Nick dismisses Nishoka's 2010 as an "outlier" because of the unsustainable BABIP. Okay, but why should that good luck year be dismissed and not the bad luck from 2009? Wasn't that just as much a BABIP outlier from what he'd established the previous 3 seasons? Why disparage him as a .284 career hitter before 2010, when that figure includes not only the unfortunate 2009 but also 700 or so PA while feeling his way as a teenager at his nation's highest level? Why not throw out the ancient history from when he was a kid and just look at everything he's done over the last 4 seasons (the numbers I happen to feel extremely confident are correct)? Then his line is:

.300/.380/.443, 2291 PA, 15.1 K%, 9.9 BB%

Again, if your AAA MI is giving you that, unless you've already got Jeter and Cano, that guy is coming to the Show.

Nishioka has made adjustments throughout his NPB career. He's made himself into a premier player over there, and has earned his shot in the big leagues. It's pretty clear that Japanese power doesn't translate well, but that's not a huge part of his game. He's not an efficient base stealer, but I'm sure he'll get plenty of chances nonetheless. I expect him to be able to at least match what the Twins got from their 2Bs in 2010. In other words, I'll take the over on a .708 OPS and 12 SB.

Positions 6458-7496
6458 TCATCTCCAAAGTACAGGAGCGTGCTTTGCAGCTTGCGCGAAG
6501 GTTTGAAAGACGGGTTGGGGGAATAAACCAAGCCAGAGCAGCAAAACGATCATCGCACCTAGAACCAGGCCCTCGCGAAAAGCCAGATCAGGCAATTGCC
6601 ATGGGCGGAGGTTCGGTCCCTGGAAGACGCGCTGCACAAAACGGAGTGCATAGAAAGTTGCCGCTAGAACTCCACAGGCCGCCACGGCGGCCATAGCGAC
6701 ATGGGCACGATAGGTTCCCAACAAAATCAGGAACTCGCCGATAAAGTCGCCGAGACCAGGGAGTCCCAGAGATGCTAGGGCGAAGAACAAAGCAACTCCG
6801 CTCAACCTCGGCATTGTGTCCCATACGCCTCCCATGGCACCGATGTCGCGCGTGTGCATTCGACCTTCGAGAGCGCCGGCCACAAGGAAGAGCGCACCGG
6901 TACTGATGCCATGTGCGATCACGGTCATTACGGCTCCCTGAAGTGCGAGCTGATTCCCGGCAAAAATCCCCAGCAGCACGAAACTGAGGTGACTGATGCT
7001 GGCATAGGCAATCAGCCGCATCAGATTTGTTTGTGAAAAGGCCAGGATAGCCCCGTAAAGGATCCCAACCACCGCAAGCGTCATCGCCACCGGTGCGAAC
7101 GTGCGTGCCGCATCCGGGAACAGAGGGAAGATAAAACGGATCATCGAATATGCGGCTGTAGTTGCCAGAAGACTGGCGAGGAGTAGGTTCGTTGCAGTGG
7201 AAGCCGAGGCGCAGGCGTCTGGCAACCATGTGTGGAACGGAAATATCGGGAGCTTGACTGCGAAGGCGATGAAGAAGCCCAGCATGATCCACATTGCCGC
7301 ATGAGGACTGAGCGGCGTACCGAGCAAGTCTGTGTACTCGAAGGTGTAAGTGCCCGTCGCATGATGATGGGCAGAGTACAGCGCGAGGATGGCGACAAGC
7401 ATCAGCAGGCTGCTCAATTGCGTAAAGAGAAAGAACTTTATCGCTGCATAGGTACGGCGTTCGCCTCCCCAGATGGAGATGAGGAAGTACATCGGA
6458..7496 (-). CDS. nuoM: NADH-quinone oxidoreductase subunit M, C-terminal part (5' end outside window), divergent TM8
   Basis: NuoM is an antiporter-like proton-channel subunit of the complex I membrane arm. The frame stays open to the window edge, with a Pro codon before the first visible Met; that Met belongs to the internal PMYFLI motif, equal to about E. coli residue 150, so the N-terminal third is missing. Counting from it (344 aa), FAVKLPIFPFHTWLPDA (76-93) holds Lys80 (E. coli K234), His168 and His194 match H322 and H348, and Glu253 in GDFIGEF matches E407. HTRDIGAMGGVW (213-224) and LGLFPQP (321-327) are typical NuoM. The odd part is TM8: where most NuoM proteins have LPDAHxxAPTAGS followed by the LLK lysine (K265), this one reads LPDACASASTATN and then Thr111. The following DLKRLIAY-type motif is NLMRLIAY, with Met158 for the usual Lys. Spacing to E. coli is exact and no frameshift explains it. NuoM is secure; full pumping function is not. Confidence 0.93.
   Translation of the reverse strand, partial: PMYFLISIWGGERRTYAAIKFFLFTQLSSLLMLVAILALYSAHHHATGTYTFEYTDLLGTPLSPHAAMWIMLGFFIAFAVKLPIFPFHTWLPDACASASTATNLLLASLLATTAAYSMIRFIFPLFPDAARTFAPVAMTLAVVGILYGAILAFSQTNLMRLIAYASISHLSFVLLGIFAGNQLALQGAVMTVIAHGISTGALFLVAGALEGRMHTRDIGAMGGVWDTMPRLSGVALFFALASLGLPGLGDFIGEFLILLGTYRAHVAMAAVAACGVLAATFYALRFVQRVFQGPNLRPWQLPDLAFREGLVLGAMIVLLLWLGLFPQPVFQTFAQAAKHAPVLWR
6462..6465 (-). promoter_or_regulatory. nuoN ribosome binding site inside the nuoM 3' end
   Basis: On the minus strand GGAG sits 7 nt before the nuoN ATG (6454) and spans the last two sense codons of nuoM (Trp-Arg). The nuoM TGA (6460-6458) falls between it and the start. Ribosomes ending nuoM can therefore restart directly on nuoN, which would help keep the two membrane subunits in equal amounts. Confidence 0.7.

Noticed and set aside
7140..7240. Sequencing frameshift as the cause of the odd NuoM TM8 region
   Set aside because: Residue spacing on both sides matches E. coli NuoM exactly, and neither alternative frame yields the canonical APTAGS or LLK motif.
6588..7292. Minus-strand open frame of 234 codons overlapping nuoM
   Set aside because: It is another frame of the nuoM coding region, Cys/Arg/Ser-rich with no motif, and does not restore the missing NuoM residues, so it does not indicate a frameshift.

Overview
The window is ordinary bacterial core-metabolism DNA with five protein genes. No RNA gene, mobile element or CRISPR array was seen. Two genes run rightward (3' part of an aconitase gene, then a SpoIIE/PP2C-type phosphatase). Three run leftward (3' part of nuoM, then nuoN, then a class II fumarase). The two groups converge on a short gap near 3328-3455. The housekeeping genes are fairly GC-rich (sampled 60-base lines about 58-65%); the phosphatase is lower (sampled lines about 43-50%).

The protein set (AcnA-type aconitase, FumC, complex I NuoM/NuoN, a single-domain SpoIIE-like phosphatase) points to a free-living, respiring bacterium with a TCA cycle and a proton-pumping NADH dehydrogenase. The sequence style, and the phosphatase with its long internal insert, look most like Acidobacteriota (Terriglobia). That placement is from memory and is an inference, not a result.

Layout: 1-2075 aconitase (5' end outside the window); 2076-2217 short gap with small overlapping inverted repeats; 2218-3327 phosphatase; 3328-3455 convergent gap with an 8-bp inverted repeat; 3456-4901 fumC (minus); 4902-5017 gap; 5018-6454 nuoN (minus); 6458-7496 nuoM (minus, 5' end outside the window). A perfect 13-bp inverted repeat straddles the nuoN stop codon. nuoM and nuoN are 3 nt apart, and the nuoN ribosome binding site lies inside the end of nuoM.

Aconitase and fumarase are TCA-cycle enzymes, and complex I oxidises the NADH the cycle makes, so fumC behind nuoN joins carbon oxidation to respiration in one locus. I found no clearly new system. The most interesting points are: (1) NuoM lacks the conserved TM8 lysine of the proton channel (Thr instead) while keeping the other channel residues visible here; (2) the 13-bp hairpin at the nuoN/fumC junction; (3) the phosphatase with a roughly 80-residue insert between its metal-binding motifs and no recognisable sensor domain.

What We're Getting - Defensively

There's no way to know this, of course. So far Casilla has ranked very poorly defensively across all the metrics. But that's at 2B, and he'll most likely be playing SS in 2011. You might say that someone who has a bad zone rating there won't do any better at the more demanding position. Fair enough, but consider this: there's more than one way to be a plus defender. You can have above-average range, enabling you to get to more balls than the typical guy and converting more chances into outs. Or you can have average range but be very sure-handed, committing fewer than usual errors and, therefore, converting more chances into outs. Or you can do both of those things, as Hudson and Hardy did last year.

Breaking down Casilla's UZR this way, we see that the bulk of his negative assessment as a fielder comes from the error side of things. We've all seen that from him from time to time - a lapse in concentration or sloppy fundamentals. (Interestingly, over 90% of his negative value as a 2B came from 2007 and 2009, when he was also hitting like crap. He took his ABs with him into the field, I guess.) He's only had a negative range component in one year, though. Despite his poor ratings as a 2B, there doesn't appear to be a systemic reason to expect below-average range from him at SS.